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crawled out of the neighbouring slime, and harbouring a breed of strange vermin, with a strong local scent of tar and bulge-water. Mr. Crabbe's Tales are more readable than his Poems; but in proportion as the interest increases, they become more oppressive. They turn, one and all, upon the same sort of teazing, helpless, mechanical, unimaginative distress ;and though it is not easy to lay them down, you never wish to take them up again. Still in this way, they are highly finished, striking, and original portraits, worked out with an eye to nature, and an intimate knowledge of the small and intricate folds of the human heart. Some of the best are the Confidant, the story of Silly Shore, the Young Poet, the Painter. The episode of Phæbe Dawson in the Village, is one of the most tender and pensive; and the character of the methodist parson who persecutes the sailor's widow with his godly, selfish love, is one of the most profound. In a word, if Mr. Crabbe's writings do not add greatly to the store of entertaining and delightful fiction, yet they will remain“ as a thorn in the side of poetry,” perhaps for a century to come!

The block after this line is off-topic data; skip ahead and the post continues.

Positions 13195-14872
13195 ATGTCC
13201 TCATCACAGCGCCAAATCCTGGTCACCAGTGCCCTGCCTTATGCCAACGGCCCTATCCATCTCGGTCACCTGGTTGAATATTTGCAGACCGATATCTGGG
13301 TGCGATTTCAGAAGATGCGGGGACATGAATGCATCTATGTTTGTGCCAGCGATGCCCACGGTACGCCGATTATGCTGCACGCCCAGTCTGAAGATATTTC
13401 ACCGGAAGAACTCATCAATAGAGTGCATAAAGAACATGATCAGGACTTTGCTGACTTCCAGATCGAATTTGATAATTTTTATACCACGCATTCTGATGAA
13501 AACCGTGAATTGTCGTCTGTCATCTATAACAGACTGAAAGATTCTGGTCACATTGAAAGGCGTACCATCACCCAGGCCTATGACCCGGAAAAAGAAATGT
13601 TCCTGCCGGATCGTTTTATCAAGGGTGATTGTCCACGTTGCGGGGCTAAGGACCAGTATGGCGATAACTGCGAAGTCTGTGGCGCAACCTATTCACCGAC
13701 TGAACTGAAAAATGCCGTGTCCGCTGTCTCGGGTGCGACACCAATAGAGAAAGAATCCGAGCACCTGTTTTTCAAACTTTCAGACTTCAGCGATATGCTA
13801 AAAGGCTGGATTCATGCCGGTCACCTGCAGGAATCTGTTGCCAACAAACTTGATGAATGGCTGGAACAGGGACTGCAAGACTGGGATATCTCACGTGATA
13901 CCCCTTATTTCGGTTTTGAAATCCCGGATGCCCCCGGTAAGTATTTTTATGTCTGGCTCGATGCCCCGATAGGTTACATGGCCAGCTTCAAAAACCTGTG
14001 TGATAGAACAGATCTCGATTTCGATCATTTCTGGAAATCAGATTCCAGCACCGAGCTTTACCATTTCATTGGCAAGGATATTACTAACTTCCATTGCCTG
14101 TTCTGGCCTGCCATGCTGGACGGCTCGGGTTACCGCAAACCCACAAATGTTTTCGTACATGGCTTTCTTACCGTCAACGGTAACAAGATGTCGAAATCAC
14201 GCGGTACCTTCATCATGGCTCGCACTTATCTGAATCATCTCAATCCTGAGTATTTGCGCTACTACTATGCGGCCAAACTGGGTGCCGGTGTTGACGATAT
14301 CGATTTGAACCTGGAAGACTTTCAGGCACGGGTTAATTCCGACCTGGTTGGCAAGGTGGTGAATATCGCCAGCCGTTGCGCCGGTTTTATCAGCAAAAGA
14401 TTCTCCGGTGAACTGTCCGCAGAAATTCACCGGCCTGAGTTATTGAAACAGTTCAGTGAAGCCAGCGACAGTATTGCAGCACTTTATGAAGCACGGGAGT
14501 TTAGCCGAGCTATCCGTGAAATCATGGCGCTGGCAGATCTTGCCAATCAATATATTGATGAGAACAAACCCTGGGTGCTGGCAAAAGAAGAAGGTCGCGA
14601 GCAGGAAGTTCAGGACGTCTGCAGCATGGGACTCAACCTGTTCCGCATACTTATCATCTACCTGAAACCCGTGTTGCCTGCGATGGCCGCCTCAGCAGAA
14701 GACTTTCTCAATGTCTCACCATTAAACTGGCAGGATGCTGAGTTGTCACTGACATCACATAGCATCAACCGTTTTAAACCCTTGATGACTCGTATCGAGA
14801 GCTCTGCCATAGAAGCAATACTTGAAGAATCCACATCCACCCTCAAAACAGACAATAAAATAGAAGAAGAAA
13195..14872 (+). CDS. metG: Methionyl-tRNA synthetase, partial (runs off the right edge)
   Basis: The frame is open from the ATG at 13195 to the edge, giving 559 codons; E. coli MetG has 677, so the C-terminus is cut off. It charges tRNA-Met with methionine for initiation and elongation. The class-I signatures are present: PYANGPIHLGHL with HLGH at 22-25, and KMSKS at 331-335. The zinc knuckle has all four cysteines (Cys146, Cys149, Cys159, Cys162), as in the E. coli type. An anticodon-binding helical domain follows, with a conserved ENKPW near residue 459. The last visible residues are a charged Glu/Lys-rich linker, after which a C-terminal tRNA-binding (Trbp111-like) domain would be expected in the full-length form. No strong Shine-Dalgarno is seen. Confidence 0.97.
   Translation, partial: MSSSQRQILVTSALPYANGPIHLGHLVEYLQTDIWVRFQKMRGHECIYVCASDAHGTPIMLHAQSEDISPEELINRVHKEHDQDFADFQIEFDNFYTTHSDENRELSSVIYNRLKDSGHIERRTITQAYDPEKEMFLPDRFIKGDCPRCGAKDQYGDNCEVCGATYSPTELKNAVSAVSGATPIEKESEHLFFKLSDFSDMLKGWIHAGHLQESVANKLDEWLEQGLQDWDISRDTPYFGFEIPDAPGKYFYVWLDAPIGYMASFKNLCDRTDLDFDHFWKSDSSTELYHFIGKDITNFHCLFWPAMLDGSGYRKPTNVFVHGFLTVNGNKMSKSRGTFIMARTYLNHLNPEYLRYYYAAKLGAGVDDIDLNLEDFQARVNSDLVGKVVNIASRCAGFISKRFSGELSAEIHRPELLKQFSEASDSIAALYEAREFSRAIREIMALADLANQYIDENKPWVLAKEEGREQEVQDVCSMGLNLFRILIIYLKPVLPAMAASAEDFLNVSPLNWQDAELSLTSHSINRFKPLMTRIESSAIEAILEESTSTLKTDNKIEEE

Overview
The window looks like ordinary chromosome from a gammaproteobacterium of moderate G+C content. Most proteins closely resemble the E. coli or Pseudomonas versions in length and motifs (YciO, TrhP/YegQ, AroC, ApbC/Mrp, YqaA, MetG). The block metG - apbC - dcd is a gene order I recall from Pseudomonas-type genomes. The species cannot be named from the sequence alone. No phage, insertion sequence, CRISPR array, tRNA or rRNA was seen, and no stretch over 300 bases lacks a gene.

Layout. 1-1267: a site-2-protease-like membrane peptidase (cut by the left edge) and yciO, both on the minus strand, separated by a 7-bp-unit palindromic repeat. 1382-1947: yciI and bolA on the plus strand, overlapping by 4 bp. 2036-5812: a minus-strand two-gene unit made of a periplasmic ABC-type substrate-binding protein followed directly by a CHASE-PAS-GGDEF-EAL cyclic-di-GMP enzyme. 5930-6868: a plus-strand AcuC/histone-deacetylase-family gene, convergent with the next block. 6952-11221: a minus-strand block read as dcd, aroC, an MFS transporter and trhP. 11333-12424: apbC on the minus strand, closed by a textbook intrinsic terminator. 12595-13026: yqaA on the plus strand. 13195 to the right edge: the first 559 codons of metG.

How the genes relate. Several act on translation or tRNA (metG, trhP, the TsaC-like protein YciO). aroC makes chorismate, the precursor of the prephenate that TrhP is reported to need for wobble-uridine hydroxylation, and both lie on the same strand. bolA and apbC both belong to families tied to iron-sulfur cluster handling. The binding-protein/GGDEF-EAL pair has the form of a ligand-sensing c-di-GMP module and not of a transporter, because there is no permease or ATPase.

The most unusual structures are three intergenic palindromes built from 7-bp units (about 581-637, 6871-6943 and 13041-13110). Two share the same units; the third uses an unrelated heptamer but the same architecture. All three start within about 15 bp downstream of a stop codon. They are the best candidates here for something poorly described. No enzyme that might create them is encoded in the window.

SIR JAMES MACKINTOSH.
The subject of the present article is one of the ablest and most accomplished men of the age, both as a writer, a speaker, and a converser. He is, in fact, master of almost every known topic, whether of a passing or of a more recondite nature. He has lived much in society, and is deeply conversant with books. He is a man of the world and a scholar; but the scholar gives the tone to all his other acquirements and pursuits. Sir James is by education and habit, and we were going to add, by the original turn of his mind, a college-man; and perhaps he would have passed his time most happily and respectably, had he devoted himself entirely to that kind of life. The strength of his faculties would have been best